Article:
The Telecommunications Act of 1996 (1996 Telecom Act) expands the scope of universal service to include increased, affordable access to both telecommunications and advanced services, such as high-speed Internet, for all consumers. It promotes the availability of quality services at reasonable prices and is aimed at increasing access to advanced telecommunications throughout the country.Read More1996
In 2001, with strong bipartisan support, Congress passes the No Child Left Behind Act (NCLB) to reauthorize ESEA (Elementary and Secondary Education Act). This prompts a push for anytime, anywhere access to data.2001
Maine becomes the first state to launch a statewide 1:1 student to device ratio computing program. With the Maine Learning Technology Initiative, Maine becomes the first state to provide a device to every 7th and 8th grader.Read More2002
YouTube, now America's leading online video-sharing platform, is founded. This becomes the original platform for many edtech products and companies, including Khan Academy.Read More2005
Large companies such as Google begin to offer free tools for the classroom. The Oregon Department of Education partners with Google to become the first state to fully adopt Google for Education.Read More2010
A nationwide connectivity survey hosted by the US Department of Education reveals that 21st-century classrooms need more broadband. New tools and programs such as Khan Academy (2008) are emerging, but teachers don't have enough bandwidth to effectively use online resources.Read More2010
The Broadband Technology Opportunities Program contributes $4B into broadband expansion across the country; many states use the money to push their state-owned fiber networks out to schools.Read More2012
The Alliance for Excellent Education launches annual celebration of a national Digital Learning Day, which provides a powerful venue for education leaders to highlight great teaching practices. They also showcase innovative educators and instructional technology programs that improve student outcomes.Read More2012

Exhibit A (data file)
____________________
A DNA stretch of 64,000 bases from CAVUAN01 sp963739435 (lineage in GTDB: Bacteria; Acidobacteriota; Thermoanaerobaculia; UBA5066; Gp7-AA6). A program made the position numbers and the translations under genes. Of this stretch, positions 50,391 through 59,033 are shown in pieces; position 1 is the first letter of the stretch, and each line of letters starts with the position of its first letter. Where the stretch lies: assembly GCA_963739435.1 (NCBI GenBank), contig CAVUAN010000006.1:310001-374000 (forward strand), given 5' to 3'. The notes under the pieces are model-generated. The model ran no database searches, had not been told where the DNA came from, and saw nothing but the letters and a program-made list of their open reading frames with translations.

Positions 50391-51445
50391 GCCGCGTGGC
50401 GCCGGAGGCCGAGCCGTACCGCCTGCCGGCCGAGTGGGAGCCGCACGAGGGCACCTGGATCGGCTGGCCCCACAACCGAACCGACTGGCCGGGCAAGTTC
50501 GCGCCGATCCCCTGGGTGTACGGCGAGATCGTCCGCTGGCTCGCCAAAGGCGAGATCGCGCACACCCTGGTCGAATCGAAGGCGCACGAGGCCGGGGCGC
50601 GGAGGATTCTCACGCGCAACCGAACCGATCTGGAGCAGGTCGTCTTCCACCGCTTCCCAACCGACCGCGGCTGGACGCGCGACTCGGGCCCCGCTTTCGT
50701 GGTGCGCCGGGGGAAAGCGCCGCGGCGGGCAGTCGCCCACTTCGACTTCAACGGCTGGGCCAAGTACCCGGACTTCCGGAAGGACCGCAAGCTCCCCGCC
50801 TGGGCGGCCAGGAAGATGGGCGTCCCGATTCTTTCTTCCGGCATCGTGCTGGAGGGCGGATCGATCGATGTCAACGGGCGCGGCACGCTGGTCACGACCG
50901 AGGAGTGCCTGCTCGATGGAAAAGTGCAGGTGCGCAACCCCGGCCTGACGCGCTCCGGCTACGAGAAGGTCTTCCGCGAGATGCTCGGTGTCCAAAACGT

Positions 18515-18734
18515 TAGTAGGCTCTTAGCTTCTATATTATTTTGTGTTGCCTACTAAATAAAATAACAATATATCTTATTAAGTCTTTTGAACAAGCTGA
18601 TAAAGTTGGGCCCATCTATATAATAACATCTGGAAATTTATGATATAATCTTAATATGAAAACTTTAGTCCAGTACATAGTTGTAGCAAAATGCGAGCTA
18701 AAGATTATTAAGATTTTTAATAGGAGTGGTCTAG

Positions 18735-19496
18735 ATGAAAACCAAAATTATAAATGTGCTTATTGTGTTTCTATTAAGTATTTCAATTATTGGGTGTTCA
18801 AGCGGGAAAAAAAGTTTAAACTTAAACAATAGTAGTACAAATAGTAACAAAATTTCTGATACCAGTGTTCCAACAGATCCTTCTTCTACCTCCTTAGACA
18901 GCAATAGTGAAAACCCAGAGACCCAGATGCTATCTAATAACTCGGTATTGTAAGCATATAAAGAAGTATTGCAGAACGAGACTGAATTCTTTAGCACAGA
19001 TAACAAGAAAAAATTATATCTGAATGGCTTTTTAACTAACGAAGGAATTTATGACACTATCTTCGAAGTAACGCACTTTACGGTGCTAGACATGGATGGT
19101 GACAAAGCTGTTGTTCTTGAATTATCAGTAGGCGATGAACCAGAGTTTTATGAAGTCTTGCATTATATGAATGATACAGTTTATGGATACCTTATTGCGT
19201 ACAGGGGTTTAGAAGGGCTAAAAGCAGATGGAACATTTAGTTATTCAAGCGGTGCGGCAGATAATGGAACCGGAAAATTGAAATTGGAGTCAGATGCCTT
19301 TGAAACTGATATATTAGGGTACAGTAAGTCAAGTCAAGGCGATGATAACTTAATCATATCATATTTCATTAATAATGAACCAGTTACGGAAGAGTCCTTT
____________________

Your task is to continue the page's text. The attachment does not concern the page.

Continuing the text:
SETDA (State Educational Technology Directors Association) releases the Broadband Imperative Report, which sets a now widely-shared standard of 100 kilobits per second (kbps) per student as a 2014 bandwidth minimum and 1 Megabits per second (Mbps) per student as a 2018 bandwidth minimum.Read More2012
Evan Marwell founds EducationSuperHighway.Read More2012
ConnectED moves state testing online. This further highlights the need for classroom broadband.Read More2013
The Alliance for Excellent Education introduces the Future Ready initiative and framework with the belief that technology is a necessary tool for equity. The effort aims to support school districts in creating personalized and technology-backed learning experiences for all students.Read More2013
EducationSuperHighway and various EdLiNC organizations begin to submit comments and data to advocate for a modernized E-rate program.Read More2013
President Obama calls upon the private sector to work with government and nonprofits to ensure kids can leverage technology tools and products. Many companies respond by donating hardware, software, professional development resources, and digital content to schools.Read More2014
The FCC modernizes the federal E-rate program. Through this, broadband data becomes publicly available. It also creates funding for fiber infrastructure build-outs and establishes fiber as a standard for schools.Read More2014